5 April 2016 at 3.00pm | Comment on this article
Towards the end of The Bride of Lammermoor, Walter Scott describes her the funeral of his heroine Lucy Ashton in ‘the same churchyard to which she had so lately been led as a bride, with as little free will, perhaps, as could be testified by her lifeless and passive remains’. Paradoxically, his literary portrait of repressed femininity could only find operatic embodiment for the audiences of the day through an interpreter of a very different ilk: the prima donna.
During the 1830s, prima donnas were the most visible exemplars of female achievement in public life. With the disappearance of the castrati near the beginning of the 19th century, and before the rise of the modern tenor in the late 1830s, women (mainly sopranos) were the reigning stars of the operatic stage. The highest-paid figures in the structure of the opera house, they could exert considerable power over almost every aspect of opera production, including the choice of repertory and cast, costume design and staging. With their voices imprinted into the musical fabric of opera, the careers of the most successful prima donnas brought financial independence, public acclamation, and – sometimes at least – private fulfilment of their ambitions and artistic goals.
The greater personal and professional freedoms available to the prima donnas nevertheless did not mean they could operate entirely outside social norms. Some of those limitations surface in a letter by Donizetti about Lucia’s first interpreter, Fanny Tacchinardi-Persiani. Written in 1836 concerning Donizetti’s new opera Pia de’ Tolomei, the composer expressed his anxiety that Tacchinardi-Persiani — contracted to sing in both that work as well as in operas by her husband, Giuseppe Persiani — was presumed to favour her husband’s compositions and would therefore expend less effort on Pia de’ Tolomei. Such had been the case, Donizetti claimed, with Lucia di Lammermoor. And yet the reviews of that earlier premiere do not bear out Donizetti’s suspicions: both the opera and Tacchinardi-Persiani were fulsomely praised. Gossip of this kind underlines how little even a successful working woman was seen in her own right rather than as the mere puppet of her husband.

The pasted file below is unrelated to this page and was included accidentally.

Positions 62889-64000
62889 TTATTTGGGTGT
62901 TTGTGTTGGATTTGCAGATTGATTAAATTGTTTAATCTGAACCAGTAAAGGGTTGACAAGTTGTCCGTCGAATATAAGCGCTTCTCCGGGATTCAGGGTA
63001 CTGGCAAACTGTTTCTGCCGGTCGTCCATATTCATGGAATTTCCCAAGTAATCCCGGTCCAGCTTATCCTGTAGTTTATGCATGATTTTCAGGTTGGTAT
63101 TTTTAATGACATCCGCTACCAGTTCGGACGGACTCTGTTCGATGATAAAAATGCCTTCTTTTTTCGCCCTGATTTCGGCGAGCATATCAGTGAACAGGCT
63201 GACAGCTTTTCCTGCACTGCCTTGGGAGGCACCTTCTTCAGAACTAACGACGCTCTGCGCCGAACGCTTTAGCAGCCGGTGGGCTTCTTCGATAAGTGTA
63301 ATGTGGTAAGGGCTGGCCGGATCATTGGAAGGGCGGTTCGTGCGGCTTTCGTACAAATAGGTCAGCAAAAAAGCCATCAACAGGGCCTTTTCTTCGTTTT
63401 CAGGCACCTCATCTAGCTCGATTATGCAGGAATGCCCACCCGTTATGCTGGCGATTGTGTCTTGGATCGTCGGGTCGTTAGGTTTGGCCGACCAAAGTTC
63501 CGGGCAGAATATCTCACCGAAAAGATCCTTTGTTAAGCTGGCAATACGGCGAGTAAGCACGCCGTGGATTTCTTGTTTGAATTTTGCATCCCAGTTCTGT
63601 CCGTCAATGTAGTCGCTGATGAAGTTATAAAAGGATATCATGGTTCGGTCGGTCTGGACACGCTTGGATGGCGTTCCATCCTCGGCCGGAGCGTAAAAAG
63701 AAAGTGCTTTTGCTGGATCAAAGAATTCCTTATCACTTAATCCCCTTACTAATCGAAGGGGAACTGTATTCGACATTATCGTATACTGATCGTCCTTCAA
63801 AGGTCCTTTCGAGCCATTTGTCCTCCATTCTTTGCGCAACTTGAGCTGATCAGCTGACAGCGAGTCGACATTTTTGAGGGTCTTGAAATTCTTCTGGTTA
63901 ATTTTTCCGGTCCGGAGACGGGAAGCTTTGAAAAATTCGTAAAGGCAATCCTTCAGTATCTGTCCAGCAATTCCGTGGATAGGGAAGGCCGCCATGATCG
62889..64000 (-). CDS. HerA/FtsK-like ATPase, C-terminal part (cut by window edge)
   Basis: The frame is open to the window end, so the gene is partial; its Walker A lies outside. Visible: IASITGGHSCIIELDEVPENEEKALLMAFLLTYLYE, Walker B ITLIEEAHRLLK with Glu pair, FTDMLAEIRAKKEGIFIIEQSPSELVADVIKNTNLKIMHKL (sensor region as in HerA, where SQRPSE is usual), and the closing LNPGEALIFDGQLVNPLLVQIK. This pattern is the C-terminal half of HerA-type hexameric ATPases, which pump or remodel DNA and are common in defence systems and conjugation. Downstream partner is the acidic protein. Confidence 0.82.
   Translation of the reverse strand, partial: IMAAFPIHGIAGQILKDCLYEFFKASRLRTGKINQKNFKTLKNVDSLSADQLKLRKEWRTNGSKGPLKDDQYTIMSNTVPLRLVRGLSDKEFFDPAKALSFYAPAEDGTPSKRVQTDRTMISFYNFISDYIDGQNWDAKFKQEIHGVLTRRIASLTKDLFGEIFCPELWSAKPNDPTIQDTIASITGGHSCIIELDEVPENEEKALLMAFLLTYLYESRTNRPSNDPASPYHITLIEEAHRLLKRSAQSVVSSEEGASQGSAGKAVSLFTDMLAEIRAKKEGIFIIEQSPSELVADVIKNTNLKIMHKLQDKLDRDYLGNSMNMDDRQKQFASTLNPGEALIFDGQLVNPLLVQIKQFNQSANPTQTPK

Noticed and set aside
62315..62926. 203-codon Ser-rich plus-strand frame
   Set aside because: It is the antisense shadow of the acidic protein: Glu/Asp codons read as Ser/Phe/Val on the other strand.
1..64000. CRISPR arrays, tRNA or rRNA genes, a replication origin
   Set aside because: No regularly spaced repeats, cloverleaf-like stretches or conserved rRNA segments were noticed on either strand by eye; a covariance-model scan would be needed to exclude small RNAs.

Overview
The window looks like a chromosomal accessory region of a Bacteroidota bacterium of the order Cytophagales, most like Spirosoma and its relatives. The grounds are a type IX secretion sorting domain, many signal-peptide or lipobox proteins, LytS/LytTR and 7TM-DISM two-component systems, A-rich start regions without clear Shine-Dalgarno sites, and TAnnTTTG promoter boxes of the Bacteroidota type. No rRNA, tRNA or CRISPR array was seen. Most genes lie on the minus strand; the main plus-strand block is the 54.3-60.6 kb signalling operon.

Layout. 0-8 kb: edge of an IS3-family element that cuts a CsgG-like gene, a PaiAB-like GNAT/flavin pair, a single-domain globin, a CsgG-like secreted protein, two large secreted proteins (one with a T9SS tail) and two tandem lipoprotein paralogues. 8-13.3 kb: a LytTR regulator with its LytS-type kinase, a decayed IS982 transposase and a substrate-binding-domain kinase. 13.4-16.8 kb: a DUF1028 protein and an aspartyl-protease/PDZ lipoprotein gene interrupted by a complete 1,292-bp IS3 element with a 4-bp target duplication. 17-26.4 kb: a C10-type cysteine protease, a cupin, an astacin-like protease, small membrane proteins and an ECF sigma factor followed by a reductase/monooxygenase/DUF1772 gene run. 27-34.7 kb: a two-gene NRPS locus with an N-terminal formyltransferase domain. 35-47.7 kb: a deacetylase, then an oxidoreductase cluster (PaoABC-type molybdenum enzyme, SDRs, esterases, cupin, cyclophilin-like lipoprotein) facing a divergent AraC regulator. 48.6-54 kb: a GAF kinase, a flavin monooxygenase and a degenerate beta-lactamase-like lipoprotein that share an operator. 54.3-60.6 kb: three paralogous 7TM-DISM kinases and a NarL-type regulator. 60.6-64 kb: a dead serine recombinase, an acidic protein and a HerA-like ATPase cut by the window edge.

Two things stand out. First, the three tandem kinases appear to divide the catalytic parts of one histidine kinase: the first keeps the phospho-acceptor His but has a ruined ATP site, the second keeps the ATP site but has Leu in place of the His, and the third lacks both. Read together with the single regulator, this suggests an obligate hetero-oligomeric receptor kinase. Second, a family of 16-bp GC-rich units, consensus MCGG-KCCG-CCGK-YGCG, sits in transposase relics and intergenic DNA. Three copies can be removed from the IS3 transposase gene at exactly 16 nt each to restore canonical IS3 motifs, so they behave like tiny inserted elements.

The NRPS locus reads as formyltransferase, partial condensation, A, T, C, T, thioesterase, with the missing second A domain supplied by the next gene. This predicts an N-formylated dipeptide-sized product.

It also demonstrates how, despite the prima donnas’ status, channels of communication between them and male composers/librettists still mainly went through various intermediaries – husbands, parents, patrons, agents and impresarios. In effect, there was no model for the female singer’s management of her own career, and hence for the necessary open discussion that could resolve misunderstanding. A quite different relationship existed between Donizetti and the French tenor Gilbert-Louis Duprez, who created Edgardo in Lucia. The two men worked together on fashioning the strikingly original final scene of the opera. Such free exchange of ideas with a composer was generally available only to male singers.
The innovative result of their collaboration also marked a juncture at which the prima donna’s position as the central figure in the operatic panorama began to wane. Operas in that period mostly concluded either with the prima donna’s rondo finale (a big, showy set piece) or at least a scene in which the heroine figured prominently. Unusually, in Lucia di Lammermoor the opera doesn’t end with Lucia’s ravings, but goes on to depict Edgardo’s torment and eventual suicide. Lucia’s enclosure within the male framework of the opera heralded the way the prima donna’s privileged status would increasingly be curtailed, not only by the rise of the tenor as romantic hero, but also by the dominance of the composer (enter Verdi) and the arrival of the conductor and the stage director in succeeding decades.
This is an edited extract from Susan Rutherford's article ‘Heroines and Prima Donnas’ for The Royal Opera’s programme book for Lucia di Lammermoor, available to buy during performances.
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